Explaining Amplitude to someone who hasn’t played the original title on PlayStation 2 is a lot like describing a UFO abduction. It almost always starts with, “this is gonna sound crazy, but…,” and ordinarily follows through on the absurdity in spades. That’s probably why it didn’t do so well commercially, and outside its circle of diehard spaceship-music-junkies, few gamers have heard of — let alone played — Amplitude. It is, however, the game that solidified Harmonix’ rank among the rhythm-genre juggernauts. And since its release (only a handful of years following their 1995 formation), music has been the company’s stock and trade.
The music genre, along with most other slices of gaming, has evolved beyond those colorful button prompts, however. And plastic instruments, once heralded as the revolutionary answer to boring controller inputs, were tossed aside for more significant alternatives. While Harmonix’ once all-powerful Rock Band series faltered, some less-conventional (but amazingly fun) directions were taken by the company, most recently with the release of Disney Fantasia: Music Evolved.
Amplitude, though, is of a different breed of innovation. It doesn’t pitch too many new ideas, or even improve much on the solid foundation of its forbears. Instead, it creatively injects technology in all the right spots, keeping all of its beloved roots intact: the neon colors flushing a screenfull of increasingly tricky notes, speakers blasting catchy (mostly original) tunes, and an addictive vibration that’s as hard to shake as it is master. It’s a work of passion, not necessity, and it shows even within the trappings of the pre-alpha, crash-prone gameplay.
This time around, Amplitude has a story: an insane, incredibly vague and damn-near joey story, but it’s there and it provides some hilarious substance to an otherwise purely arcade experience. You’re a scientist that, through advancements in nanotechnology, enters the mind of another scientist. Sounds weird, right? Well, exposition isn’t high on the boards at Harmonix; music is, and that’s something that was made abundantly clear at the Amplitude both. “We focused on an original soundtrack that tells a story, like a concept-record, without any cut-scenes or dialogue,” said Nick Chester, the company’s “Mostly PR” guy. “The licensed tracks are great, but most of the tunes were written in-house by the talented folks at Harmonix, and that’s how the narrative comes through.”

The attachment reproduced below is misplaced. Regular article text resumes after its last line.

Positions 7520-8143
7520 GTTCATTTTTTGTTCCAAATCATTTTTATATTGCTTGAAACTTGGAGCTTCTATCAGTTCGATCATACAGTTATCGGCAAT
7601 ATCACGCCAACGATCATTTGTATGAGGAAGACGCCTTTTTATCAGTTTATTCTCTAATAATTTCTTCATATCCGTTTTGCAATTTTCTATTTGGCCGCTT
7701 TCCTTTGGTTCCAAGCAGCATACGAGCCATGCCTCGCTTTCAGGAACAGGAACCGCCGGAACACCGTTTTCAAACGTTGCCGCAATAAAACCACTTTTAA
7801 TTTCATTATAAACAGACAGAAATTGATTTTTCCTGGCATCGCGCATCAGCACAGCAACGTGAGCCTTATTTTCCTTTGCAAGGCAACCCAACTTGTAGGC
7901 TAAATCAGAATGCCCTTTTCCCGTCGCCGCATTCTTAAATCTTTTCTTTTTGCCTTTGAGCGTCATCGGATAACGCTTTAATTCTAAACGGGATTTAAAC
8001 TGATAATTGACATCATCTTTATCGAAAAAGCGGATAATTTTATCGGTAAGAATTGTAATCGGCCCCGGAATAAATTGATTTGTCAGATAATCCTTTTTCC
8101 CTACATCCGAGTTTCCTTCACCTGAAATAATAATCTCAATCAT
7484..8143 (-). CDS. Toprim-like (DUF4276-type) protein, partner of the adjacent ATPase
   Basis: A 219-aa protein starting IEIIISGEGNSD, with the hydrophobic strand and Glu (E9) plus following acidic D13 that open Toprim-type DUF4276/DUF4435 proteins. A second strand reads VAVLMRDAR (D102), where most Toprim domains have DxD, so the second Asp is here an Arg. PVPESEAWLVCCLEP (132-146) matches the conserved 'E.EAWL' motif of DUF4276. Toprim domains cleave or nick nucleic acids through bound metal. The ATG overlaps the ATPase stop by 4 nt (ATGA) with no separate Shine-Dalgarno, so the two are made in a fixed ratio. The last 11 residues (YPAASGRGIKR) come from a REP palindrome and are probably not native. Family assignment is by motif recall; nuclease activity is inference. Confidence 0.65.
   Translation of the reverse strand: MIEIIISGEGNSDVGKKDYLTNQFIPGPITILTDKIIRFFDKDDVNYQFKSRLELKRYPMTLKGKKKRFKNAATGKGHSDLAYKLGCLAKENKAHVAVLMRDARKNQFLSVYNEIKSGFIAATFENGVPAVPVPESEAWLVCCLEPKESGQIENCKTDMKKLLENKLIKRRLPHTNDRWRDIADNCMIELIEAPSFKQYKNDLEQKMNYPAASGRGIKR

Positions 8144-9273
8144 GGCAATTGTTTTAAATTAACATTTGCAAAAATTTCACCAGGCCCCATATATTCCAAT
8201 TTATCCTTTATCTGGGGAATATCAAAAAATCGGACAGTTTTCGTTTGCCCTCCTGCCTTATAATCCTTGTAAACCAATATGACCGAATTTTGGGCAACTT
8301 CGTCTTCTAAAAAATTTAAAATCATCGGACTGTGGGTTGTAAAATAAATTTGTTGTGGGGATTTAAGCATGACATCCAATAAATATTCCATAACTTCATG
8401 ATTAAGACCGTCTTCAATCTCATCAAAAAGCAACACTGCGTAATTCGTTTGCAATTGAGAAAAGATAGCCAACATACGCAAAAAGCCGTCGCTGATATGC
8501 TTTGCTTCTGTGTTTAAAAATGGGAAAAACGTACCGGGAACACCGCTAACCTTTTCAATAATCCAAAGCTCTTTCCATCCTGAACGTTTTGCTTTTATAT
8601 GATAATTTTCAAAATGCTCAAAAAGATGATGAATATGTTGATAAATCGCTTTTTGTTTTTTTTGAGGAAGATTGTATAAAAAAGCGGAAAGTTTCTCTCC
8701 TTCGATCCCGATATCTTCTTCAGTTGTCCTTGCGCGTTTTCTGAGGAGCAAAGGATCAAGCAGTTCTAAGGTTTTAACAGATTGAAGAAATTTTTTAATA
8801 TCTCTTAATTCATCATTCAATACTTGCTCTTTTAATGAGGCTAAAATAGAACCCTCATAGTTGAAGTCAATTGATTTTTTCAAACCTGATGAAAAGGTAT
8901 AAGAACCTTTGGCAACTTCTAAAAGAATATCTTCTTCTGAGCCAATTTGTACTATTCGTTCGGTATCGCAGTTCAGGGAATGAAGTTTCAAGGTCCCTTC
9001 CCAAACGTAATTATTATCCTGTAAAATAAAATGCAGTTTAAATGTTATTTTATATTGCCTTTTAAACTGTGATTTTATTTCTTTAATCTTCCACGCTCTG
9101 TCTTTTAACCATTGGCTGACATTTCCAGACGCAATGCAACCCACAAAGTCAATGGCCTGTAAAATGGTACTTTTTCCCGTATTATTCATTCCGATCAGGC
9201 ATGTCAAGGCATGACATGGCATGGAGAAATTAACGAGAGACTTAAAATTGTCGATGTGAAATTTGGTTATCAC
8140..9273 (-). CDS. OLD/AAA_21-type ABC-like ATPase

Story isn’t a focus — it never was. It’s there for those that need some ground for the button-mashing. It’s there for those that need more than a theme of flashy backdrops and radiant explosions. It’s there for the newcomers, because fans know that Amplitude is about one thing and one thing only: gameplay, mechanically as simple as switching lanes and hitting notes.
The satisfaction of nailing a particularly tricky bunch of prompts, though, is unmatched. And that’s probably because difficulty, like every other aspect of Amplitude, hasn’t been compromised. If you remember tossing your controller at your little sister in frustration because a beautiful buildup was interfered by her humming of the Little Bear theme song, get ready for some wartime flashbacks. Amplitude won’t hold your hand, and harder difficulties (while possible, as I watched an enthusiastic fan shock every show-goer within earshot with his nonhuman abilities) will bring tears of joy (or frustration) to your eyes.
Although the aural experience is at the core of Harmonix’ reboot, visuals play as big a part in the mix. The brightly lit tracks, vivid explosions and laser-beam combos compliment every crescendo, sending waves of optical wonder through every perfectly-executed soundpiece. And while the unfinished menus, incomplete lighting work and limited animations made for a somewhat-depleted joyride, Amplitude ran fantastically and was easily one of the sexiest games at PlayStation Experience — pre-alpha and everything. That’s why I was psyched to jump behind the controller and give Amplitude a run for its rhythm. Sadly, my documentation of its awesomeness was harshly limited by my complete and embarrassing lack of skill.
When I wasn’t missing prompts and cracking awkward smiles at passersbys it was a blast, though, and features heart-pounding music that made my entire body gyrate like a drunk calypso background dancer — something that, regrettably, gathered a small crowd of chuckling onlookers. Even on easy-mode, every second was thrilling, and listening as each series of increasingly difficult notes added body to the tune was incredible. With the return of 4-player multiplayer (which was also playable, and looked equally fantastic), Amplitude is shaping up to be more than a return to a classic. It’s a love letter to fans from Harmonix, and it’s become one of my most anticipated titles of 2015.